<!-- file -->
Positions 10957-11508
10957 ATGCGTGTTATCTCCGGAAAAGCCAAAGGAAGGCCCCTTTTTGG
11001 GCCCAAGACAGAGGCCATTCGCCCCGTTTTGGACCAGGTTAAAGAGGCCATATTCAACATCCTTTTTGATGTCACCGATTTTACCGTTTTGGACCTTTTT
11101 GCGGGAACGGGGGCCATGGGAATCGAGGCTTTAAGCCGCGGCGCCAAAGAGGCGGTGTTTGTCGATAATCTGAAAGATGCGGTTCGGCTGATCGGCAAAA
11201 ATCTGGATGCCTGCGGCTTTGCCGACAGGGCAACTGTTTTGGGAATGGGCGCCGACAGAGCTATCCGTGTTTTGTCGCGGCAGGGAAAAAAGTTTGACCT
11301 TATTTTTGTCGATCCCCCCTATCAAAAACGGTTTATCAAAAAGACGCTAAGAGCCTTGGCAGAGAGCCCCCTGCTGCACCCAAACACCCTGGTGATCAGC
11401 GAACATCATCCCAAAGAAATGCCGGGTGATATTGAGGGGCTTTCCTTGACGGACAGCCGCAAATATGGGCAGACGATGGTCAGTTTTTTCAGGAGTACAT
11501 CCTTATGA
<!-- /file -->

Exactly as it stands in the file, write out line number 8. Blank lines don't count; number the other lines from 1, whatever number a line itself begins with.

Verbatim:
11501 CCTTATGA